Florida's defense, on the other hand, looks more or less exactly like the group that straitjacketed the Tigers last year, only more so: Most of the starters are new, but statistically the Gators are right back where they finished 2012, ranked among the top five nationally in every conceivable category – according to S&P+, they're No. 1 overall and on passing downs by significant margins, and they're a close second on third downs, in general. Between the defense's ability to get off the field and the tortoise-like offense, Florida also leads the nation in the old-fashioned category of time of possession, hogging the ball for 37:39 per game. No defense has faced fewer plays per game, and only Michigan State has allowed fewer yards per play. If LSU's offense is out for redemption, it's still up to the defense to make sure it has enough chances.
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LSU 26, Florida 17
Northwestern may have won more converts in last week's down-to-the-wire loss against Ohio State than it did during a 4–0 September, thanks in no small part to a defense that forced three turnovers and held the OSU offense out of the end zone for nearly three full quarters. (Even at the end, two of the Buckeyes' three touchdown drives down the stretch were short-field marches that began inside the Northwestern 40-yard line.) The red flag where a trip to Wisconsin is concerned was along the line of scrimmage: The Wildcats were pounded for 248 yards on the ground on 5.2 per carry, despite holding OSU to a long run of just 17. Wisconsin is more balanced offensively than it gets credit for – quarterback Joel Stave is over 200 yards passing in four of the first five games, the majority of it going in the direction of All-Big Ten target Jared Abbrederis – but its first and last priority is still establishing the run between the tackles, which it's done so far better than any other offense in the conference. The Badgers are in the top ten nationally in both Rushing S&P+ and success on Standard Downs, easily their two largest advantages relative to the Northwestern D.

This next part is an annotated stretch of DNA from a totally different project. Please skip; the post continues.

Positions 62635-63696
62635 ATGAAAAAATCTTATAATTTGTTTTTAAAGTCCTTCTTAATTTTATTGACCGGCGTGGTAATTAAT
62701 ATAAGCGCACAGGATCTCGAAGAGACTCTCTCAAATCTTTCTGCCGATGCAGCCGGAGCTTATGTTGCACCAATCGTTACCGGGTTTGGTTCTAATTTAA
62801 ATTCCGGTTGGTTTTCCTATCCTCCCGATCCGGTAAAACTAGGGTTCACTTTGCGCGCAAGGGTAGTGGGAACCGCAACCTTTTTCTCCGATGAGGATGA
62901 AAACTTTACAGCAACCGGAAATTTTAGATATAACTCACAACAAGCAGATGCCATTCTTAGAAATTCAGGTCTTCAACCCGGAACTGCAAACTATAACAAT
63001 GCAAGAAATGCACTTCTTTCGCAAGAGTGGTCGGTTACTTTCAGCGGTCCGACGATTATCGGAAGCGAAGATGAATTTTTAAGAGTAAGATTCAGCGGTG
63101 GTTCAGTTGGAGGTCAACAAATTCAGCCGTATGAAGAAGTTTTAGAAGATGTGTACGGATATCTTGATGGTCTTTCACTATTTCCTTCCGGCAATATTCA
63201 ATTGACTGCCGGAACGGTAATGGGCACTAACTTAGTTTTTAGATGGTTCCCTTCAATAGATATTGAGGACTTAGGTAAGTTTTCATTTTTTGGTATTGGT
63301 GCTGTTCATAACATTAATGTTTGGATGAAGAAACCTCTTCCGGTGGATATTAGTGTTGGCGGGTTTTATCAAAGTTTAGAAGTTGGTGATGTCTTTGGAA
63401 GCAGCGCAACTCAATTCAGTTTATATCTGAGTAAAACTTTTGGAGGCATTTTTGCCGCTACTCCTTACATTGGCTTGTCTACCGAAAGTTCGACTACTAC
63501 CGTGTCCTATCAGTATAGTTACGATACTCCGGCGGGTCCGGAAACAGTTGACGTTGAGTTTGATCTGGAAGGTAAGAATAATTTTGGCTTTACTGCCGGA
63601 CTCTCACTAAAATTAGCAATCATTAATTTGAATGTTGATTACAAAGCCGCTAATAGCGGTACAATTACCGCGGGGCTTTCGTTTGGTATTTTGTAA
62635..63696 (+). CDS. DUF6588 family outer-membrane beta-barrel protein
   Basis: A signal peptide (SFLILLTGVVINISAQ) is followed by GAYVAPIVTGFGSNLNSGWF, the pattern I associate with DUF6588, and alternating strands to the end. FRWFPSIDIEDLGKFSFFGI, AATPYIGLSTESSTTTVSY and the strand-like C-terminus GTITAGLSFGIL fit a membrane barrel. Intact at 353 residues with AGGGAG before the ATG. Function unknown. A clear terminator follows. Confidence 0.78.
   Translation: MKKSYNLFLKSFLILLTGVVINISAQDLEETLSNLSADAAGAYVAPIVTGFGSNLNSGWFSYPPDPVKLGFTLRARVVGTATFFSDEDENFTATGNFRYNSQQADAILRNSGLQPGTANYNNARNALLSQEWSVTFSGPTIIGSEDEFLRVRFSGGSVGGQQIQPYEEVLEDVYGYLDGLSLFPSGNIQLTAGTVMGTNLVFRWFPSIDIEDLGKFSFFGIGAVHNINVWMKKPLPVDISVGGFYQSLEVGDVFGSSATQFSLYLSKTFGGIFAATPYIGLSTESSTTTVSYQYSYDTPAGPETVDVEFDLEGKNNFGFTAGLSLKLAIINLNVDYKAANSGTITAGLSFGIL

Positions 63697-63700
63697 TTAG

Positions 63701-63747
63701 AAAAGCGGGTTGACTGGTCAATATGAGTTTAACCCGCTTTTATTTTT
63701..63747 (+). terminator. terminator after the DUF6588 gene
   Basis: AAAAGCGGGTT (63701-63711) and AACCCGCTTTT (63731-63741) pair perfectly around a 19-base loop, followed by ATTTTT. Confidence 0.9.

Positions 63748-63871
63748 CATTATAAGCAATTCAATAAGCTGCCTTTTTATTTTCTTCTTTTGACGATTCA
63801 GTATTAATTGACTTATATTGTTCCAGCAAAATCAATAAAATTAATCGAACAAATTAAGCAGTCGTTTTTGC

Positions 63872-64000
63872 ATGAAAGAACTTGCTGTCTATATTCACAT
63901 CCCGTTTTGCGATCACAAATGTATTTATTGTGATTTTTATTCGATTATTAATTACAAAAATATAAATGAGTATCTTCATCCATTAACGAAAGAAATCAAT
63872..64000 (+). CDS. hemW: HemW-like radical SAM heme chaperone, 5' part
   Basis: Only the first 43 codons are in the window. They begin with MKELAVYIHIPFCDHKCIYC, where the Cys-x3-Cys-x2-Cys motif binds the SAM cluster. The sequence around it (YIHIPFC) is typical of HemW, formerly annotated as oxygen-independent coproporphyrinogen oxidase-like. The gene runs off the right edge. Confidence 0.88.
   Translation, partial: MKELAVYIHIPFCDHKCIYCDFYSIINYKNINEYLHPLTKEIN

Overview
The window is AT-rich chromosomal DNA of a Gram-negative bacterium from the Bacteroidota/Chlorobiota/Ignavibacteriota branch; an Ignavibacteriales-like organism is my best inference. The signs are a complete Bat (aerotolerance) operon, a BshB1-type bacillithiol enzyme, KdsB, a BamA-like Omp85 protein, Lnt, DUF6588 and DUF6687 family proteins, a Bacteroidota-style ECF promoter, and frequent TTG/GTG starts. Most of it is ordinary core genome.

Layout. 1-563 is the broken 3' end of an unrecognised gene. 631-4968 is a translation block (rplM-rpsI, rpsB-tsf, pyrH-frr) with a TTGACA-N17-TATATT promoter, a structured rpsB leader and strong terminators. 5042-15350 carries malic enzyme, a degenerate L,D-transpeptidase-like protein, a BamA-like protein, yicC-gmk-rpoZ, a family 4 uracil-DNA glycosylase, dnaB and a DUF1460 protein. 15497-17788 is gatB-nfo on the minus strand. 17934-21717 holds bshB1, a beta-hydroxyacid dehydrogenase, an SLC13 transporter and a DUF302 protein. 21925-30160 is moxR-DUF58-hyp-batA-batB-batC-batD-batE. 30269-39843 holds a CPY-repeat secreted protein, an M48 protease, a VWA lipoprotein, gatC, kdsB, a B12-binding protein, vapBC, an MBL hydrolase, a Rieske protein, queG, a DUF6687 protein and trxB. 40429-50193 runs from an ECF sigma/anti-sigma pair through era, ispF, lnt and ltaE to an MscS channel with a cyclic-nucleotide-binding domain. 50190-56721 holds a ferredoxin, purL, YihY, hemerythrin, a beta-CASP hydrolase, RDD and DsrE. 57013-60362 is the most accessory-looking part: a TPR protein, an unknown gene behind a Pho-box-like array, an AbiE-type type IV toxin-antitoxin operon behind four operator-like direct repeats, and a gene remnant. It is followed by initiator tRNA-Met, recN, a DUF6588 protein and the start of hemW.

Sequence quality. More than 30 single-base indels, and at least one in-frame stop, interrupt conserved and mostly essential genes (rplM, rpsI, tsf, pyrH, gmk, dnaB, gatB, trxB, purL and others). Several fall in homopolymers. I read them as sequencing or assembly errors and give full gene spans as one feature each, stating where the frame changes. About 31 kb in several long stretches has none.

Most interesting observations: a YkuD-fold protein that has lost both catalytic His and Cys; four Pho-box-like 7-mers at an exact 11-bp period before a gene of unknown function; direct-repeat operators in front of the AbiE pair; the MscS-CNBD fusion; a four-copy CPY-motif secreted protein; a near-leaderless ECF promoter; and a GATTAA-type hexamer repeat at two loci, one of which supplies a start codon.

Wisconsin's other glaring edge on paper is on obvious passing downs for the Northwestern offense, when the Wildcats are all but forced to go with the resident pocket passer, Trevor Siemian, in place of the more athletic Kain Colter. The difference in the passing game when the run is realistically in play and when it isn't is stark:
Of Northwestern's 343 yards passing against Ohio State, the vast majority came on first down and second down with less than seven yards to go; on the other hand, six third-and-long attempts yielded just 28 yards, one first down and two sacks. As long as they can keep the entire playbook open, the Wildcats are efficient in all phases of it, but they're not good enough to consistently pass their way out of holes if the defense doesn't respect the run.